METHODS: We created a 19-item survey using SurveyMonkey to assess practice patterns, perceptions, and preferences of neurointensivists regarding integration of palliative care in the Neuro-ICU. The survey, approved by the NCS research committee, was distributed to all active members of the NCS.
RESULTS: A total of 424 NCS members representing 19% of the 2200 list serve members completed the survey. The majority (58%) of respondents were attending physicians, who worked primarily in a dedicated Neuro-ICU (67%), at university affiliated academic medical centers (65%). Palliative care consultations are utilized infrequently (< 11%) by the majority of the respondents (59%). The most common indication for a palliative consultation was to discuss goals of care and make treatment decisions (73%). A large majority (77%) either agreed or strongly agreed that palliative care services were utilized in the management of difficult cases apart from discussions regarding withdrawal of life sustaining therapy. Palliative care needs of Neuro-ICU patients were considered different from patients in other ICUs by the majority of respondents (66%).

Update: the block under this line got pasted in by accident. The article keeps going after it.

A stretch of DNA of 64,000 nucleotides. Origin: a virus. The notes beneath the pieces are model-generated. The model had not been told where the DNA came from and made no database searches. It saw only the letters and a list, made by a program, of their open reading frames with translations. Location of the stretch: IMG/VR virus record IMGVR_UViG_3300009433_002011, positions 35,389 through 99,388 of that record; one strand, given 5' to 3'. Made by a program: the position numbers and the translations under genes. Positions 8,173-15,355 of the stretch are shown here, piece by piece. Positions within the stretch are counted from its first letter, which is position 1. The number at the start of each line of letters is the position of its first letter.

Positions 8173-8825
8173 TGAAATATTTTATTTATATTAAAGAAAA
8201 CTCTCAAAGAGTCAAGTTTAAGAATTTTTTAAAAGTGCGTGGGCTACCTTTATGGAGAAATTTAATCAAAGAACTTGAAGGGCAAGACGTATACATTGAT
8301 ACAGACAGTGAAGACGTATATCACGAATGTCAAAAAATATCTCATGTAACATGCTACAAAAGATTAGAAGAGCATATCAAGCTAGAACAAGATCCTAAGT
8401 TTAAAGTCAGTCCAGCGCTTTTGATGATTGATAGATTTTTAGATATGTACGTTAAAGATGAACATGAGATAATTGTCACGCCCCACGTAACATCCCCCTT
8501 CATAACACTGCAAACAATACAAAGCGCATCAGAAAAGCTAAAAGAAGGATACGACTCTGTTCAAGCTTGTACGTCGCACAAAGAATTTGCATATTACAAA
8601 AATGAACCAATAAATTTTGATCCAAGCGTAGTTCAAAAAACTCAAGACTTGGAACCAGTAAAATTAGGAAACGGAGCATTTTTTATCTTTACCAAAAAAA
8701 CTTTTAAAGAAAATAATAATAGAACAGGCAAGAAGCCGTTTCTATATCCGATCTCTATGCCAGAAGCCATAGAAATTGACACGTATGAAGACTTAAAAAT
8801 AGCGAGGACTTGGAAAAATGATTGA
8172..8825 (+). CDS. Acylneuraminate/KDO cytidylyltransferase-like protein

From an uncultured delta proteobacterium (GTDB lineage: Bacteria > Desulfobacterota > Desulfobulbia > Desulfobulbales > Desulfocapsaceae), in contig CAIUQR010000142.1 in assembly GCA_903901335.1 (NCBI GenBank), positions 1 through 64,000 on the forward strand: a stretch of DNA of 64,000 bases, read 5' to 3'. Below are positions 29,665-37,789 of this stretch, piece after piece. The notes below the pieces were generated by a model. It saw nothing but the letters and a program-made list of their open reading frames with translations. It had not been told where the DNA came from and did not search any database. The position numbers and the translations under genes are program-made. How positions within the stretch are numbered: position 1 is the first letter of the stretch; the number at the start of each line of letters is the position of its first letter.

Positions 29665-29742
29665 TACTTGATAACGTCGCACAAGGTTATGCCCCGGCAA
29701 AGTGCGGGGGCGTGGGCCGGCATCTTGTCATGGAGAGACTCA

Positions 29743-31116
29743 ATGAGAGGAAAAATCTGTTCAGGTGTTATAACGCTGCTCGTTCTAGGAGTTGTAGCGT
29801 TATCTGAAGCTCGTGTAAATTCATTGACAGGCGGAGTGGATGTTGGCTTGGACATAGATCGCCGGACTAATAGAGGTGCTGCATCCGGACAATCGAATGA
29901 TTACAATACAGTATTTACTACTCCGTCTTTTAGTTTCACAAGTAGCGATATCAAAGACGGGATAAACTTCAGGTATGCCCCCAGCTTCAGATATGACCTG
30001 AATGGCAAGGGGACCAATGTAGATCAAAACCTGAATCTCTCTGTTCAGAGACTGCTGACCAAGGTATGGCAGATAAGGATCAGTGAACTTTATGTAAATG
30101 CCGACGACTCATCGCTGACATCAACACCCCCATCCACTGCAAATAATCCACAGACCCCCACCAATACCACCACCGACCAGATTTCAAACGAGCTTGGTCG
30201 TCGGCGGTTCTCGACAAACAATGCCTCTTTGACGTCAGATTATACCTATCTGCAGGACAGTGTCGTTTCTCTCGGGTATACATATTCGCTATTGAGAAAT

CONCLUSION: Our study provides insights into the current perceptions, practice patterns, and preferences of neurointensivists as it relates to palliative care consultation in the Neuro-ICU.
Aim: The aim of our research was to explore the unfulfilled needs of patients with a progressive neurological disease in advanced stage of the illness within the current system of health and social care in the Czech Republic.